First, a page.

Several models of new physics make a different prediction for this decay. If the measurement of the rate deviates from the Standard Model prediction, it would indicate a new phenomenon for physics, beyond the Standard Model. If it turns out to be consistent with the Standard Model, it is further evidence of its accuracy and can be used to put stringent constraints on models of new physics.
How do you do such a thing?
First, you have to make a beam that contains kaons. Colliding high-energy protons from the Super Proton Synchrotron (SPS) into a stationary beryllium target creates a beam of secondary particles which contains and propagates almost one billion particles per second, about 6% of which are kaons.
Before entering a large vacuum tank, each particle in the beam has its momentum measured by a silicon-pixel detector. A detector called KTAG (kaon tagger) determines the types of particle in the beam from their Cherenkov radiation, and identifies which ones are kaons.
Further detectors inside the tank look for decay particles: a magnetic spectrometer measures the momentum of charged tracks from kaon decays, a ring imaging Cherenkov (RICH) detector tells the team the nature of decay particles, and electromagnetic and hadronic calorimeters measure their energy. A large system of photon, muon and charged particle detectors reject unwanted decays.
When trying to measure very rare processes like this one, predicted to take place only once every 10,000-100,000 million events, the team has to be very careful not to apply selection criteria that might bias the result. For this reason, it is custom to perform a 'blind analysis', where physicists initially only look at the background to check that their understanding of the various sources is correct. Only once they are satisfied with that, they look at the region of the data where the signal is expected to be (the "opening of the blind box").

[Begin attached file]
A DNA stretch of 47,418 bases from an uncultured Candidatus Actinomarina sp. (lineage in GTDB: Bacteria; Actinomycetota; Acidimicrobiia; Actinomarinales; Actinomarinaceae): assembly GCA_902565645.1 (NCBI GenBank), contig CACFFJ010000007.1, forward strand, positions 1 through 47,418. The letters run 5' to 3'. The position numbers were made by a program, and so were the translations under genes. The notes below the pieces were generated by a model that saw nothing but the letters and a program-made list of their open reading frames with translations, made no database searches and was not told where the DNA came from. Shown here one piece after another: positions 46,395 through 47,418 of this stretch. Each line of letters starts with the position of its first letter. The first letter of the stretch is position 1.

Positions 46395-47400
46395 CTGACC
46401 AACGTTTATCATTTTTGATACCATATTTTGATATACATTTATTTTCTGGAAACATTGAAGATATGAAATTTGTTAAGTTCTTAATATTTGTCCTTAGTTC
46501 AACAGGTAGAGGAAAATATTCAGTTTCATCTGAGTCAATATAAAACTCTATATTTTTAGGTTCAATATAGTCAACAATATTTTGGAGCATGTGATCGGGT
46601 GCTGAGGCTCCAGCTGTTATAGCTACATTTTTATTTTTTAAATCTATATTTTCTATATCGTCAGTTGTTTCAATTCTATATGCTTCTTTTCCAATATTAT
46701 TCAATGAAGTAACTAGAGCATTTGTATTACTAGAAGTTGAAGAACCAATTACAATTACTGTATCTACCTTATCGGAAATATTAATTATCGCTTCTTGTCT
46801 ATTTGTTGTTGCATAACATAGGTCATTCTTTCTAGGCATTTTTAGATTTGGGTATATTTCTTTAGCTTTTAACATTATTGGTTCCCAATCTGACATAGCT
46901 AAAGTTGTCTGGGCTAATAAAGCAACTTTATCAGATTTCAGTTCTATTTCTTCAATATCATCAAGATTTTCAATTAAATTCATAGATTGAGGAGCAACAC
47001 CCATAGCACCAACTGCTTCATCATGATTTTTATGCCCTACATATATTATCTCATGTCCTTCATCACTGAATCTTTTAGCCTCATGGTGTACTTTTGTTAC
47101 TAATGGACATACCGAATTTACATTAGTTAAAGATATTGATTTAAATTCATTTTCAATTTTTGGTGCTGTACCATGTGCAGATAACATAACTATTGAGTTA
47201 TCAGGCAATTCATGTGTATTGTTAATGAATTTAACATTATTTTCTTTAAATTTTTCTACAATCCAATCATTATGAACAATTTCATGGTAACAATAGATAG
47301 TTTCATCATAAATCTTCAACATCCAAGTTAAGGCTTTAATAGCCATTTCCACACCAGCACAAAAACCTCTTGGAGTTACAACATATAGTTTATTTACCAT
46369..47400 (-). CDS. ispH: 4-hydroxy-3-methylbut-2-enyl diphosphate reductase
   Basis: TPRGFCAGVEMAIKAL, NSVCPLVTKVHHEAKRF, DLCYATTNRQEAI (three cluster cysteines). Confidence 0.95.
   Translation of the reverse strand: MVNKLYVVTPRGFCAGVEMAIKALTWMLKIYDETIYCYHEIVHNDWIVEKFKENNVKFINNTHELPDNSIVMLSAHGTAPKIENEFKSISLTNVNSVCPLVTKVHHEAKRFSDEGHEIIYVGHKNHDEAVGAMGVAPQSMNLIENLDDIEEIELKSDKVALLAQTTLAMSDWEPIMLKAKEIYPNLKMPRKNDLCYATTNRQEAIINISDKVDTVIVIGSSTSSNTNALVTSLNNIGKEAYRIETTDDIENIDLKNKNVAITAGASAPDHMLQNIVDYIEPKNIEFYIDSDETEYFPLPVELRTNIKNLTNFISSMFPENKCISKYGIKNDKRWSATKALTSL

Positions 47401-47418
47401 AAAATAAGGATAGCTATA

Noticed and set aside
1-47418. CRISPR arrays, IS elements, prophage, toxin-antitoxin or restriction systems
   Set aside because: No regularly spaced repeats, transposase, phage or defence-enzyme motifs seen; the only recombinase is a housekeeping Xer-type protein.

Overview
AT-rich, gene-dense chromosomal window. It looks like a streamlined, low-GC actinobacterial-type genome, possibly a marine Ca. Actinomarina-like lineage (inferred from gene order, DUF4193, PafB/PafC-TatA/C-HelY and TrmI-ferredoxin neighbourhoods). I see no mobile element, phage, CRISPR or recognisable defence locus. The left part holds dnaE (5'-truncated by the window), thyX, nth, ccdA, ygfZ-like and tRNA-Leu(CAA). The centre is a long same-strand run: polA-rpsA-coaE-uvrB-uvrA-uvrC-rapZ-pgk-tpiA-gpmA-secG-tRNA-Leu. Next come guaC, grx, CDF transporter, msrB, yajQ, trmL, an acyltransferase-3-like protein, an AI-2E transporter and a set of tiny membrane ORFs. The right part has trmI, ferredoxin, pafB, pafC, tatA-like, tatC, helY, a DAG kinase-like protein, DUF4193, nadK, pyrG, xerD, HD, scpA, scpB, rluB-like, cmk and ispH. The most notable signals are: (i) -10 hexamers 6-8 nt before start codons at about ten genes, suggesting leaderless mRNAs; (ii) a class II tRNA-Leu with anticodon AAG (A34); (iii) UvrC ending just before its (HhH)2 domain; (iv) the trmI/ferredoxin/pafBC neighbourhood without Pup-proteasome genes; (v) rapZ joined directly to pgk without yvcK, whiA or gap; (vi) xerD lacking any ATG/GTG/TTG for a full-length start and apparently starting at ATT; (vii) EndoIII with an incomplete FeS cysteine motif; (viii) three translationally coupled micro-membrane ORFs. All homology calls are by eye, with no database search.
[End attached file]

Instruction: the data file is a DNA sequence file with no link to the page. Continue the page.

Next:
What was the UK involvement?
The University of Birmingham played a leading role in the detector construction for NA62, built the readout system for the KTAG (kaon tagger detector that identifies kaons in the beam line), designed and implemented the high-level (offline) trigger system of the experiment, and part of the (online) L0 trigger, designed and implemented the experiment control system (Run Control), and has given crucial contributions to the experiment commissioning and operation, to the calibration and data quality assurance systems.
The UK has also contributed to other aspects of the detector construction and to the MonteCarlo simulation.
The UK also has a leading role in data analysis and production of physics results, with Birmingham physicists driving all of the NA62 publications so far. UK physicists cover leadership positions in the data analysis, including the Physics Coordinator (Giuseppe Ruggiero, University of Lancaster) and the Lepton Flavour Working Group coordinator (Evgueni Goudzovski, University of Birmingham).
What's next for the NA62?
The team will continue to collect more data and refine the analysis technique using 2017 and 2018 data. This optimisation will allow the team to increase the number of signal events, and reach the sensitivity required to show to what extent this process agrees with the Standard Model prediction.